[Snort-sigs] DHCP Attack

Kenneth G. Arnold bkarnold at ...1280...
Thu Aug 19 12:52:08 EDT 2004


We have our sensor in the same vlan as our dhcp server. Our Cisco core 
router is also programmed to pass all DHCP requests to a central 
server.  The snort port is set to "see" all the traffic in that vlan.  We 
are able to "see" traffic from the various vlans (we have many vlans also) 
as it either passes to a different vlan or to the internet.  We can't "see" 
traffic that stays within a vlan, unless it is the vlan in which snort is 
located.  The easy part is snort "seeing" the packets.  The hard part is 
trying to figure out where the rogue dhcp server is actually located.
Ken

At 02:30 PM 8/19/2004, Nick Hatch wrote:
>Where do you have your Snort sensor for this rule? There are quite a few 
>tools to find Rogue DHCP servers, but our problem has been finding a 
>graceful solution to mitigate the amount of hardware needed to watch 30 
>subnets.
>
>(Sorry... this is getting slightly off-topic) Is there some way to monitor 
>several subnets from a single sensor? Our Cisco core router is programmed 
>to pass all DHCP requests to a central server. Anyone know if there is 
>something similar that can be done for all DHCP traffic?
>
>Thanks -- this is one our largest concerns for our network come fall. (Not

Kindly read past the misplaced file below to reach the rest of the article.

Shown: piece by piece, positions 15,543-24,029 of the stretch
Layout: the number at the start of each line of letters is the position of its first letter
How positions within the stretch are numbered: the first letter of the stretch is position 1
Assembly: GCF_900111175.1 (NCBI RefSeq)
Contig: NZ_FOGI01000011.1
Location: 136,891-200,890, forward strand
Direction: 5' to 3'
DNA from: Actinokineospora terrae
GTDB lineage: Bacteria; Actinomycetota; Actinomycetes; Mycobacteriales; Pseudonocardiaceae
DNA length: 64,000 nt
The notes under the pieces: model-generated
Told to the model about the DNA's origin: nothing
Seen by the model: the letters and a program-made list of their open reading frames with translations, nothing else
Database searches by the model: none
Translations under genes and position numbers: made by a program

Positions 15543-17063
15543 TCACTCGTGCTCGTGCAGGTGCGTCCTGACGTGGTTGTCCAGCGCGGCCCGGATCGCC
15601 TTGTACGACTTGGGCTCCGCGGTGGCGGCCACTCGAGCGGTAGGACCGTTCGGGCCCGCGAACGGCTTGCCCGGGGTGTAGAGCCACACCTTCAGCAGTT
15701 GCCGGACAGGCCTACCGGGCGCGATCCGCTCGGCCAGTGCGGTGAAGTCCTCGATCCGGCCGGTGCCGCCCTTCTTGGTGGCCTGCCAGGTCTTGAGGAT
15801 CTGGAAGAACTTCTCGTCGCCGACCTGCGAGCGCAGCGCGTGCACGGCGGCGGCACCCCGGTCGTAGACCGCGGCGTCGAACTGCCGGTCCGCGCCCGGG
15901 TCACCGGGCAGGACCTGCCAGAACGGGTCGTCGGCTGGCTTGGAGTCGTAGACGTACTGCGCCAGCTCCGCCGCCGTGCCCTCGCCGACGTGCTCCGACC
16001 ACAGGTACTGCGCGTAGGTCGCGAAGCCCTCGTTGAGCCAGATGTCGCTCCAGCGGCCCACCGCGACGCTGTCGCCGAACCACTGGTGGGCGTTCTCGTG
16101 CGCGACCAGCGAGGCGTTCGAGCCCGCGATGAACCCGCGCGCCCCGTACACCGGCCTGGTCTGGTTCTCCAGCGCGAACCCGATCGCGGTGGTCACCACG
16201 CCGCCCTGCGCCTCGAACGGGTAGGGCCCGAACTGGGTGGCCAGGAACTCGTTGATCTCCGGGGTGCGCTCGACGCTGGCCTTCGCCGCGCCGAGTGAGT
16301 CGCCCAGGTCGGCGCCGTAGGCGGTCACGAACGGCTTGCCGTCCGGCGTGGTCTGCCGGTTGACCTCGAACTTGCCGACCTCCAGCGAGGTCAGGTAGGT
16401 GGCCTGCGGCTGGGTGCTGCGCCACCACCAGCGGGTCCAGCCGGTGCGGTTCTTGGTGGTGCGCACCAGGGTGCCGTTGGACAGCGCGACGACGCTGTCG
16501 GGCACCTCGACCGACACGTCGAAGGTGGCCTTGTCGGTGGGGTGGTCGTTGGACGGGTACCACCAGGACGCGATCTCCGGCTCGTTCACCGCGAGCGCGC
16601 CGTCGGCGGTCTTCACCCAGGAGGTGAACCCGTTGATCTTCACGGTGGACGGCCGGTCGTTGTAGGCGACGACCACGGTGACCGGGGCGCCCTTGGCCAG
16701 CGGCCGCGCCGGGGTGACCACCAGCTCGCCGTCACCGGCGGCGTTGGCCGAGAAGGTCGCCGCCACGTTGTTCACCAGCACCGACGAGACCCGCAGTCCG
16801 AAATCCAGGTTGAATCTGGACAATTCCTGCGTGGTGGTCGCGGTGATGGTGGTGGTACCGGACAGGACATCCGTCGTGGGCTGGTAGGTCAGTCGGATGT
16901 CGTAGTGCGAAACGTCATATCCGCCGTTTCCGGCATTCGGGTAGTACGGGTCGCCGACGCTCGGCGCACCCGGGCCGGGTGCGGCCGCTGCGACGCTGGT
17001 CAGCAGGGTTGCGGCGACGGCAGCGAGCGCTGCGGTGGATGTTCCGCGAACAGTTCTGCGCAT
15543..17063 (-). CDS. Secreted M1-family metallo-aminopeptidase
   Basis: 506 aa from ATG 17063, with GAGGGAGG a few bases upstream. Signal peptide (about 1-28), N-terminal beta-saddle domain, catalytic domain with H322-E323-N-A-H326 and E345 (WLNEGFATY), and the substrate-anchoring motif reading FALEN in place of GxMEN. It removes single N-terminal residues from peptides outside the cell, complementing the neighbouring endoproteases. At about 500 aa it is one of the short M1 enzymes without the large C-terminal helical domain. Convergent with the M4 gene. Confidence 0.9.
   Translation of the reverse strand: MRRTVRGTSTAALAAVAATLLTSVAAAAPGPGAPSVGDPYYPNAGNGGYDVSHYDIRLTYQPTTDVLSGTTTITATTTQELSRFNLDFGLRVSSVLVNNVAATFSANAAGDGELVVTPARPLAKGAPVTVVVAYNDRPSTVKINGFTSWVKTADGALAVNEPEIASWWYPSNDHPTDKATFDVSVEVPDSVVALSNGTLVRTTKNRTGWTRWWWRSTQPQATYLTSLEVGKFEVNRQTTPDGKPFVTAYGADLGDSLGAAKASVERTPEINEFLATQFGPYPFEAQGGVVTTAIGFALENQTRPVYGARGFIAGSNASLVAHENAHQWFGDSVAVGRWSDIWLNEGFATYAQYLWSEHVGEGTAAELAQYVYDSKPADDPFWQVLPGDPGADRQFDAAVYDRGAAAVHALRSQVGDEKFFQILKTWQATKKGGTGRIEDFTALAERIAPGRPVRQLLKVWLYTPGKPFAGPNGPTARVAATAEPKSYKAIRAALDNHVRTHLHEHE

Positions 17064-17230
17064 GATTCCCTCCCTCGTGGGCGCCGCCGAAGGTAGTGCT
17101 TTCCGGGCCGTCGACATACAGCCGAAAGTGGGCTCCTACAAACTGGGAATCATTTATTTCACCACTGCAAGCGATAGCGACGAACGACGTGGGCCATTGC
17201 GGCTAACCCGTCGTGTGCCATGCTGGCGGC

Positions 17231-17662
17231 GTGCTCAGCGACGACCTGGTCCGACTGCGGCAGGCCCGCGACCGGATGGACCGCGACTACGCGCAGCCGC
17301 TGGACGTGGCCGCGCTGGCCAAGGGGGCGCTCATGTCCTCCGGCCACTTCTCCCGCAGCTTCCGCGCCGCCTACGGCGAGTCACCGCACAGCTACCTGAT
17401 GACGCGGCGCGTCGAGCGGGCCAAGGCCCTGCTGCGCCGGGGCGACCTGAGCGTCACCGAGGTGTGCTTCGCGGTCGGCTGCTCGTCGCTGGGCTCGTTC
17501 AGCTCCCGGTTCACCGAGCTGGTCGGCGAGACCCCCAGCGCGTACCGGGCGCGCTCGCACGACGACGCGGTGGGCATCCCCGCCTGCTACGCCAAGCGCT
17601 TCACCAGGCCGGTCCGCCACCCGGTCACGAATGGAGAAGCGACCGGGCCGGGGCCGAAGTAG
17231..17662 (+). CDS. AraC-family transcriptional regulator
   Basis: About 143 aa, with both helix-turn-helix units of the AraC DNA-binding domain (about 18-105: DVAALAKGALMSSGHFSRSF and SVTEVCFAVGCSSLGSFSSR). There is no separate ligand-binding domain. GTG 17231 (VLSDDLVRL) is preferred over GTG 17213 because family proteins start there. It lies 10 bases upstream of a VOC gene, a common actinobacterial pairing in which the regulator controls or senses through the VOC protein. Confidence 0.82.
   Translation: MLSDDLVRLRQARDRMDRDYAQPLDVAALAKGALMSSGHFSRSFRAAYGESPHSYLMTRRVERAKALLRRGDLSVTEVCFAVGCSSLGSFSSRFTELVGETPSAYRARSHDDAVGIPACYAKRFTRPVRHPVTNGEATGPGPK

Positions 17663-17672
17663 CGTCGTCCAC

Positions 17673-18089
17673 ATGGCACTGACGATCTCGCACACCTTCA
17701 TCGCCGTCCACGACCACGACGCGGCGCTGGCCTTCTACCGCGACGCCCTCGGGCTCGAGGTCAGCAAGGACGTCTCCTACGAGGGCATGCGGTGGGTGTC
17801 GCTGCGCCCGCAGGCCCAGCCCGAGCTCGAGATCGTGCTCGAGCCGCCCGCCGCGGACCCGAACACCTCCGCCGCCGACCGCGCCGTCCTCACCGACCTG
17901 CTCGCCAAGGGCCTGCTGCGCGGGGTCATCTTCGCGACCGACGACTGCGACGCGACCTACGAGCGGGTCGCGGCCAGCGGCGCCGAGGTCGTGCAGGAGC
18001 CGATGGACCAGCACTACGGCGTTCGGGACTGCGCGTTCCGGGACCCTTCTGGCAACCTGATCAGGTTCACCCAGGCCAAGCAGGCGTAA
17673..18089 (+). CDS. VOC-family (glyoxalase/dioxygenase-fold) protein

>a memorable date for most Snort users -- but for those of us using Snort 
>in an educational environment, it's a huge event to prepare for.)
>
>-Nick
>
>Kenneth G. Arnold wrote:
>
>>We have found the following rule to be very effective in spotting rogue
>>DHCP servers on our campus.
>>
>>#
>># DHCP Servers
>>#
>>alert udp !$DHCP_SERVERS 67 -> 255.255.255.255 any (msg: "DHCP Server On
>>Campus"; sid:1000001;)
>>
>>Define DHCP_SERVERS to be all the IP addresses that are valid DHCP
>>servers in your network.
>>
>>Kenneth Arnold
>>System Administrator
>>Christian Brothers University
>>
>>On Thu, 19 Aug 2004 arif.jatmoko at ...2741... wrote:
>>
>>
>>
>>>Hi list,
>>>
>>>I have experienced problem during last two days with kind of DHCP attack.
>>>There were more than one DHCP server available on the network using private
>>>IP address (192.168.x.x) while our DHCP using public ip address. Every DHCP
>>>client request served by those rogues DHCP. Can we detect this kind of
>>>attack ?
>>>I'm thinking about DNS spoofing, DHCP spoofing and other MITM attack. I
>>>knew that there are tools like dhcploc.exe bundled with Win2k Resource Kit
>>>or dhcp_probe available at
>>>http://www.net.princeton.edu/software/dhcp_probe/.
>>>
>>>PS. Our DHCP server using Win2K with active directory enabled, while a
>>>rogues DHCP server using Win2K on VMWare (other PCs).
>>>
>>>Thanks,
>>>Arif Jatmoko
>>>
>>>
>>>
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>>
>>
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>
>
>--
>ResTek, Residential Technology Services
>http://restek.wwu.edu, x2946


Brother Kenneth Arnold
System Administrator
Information Technology Services
Christian Brothers University
(901) 321-4333





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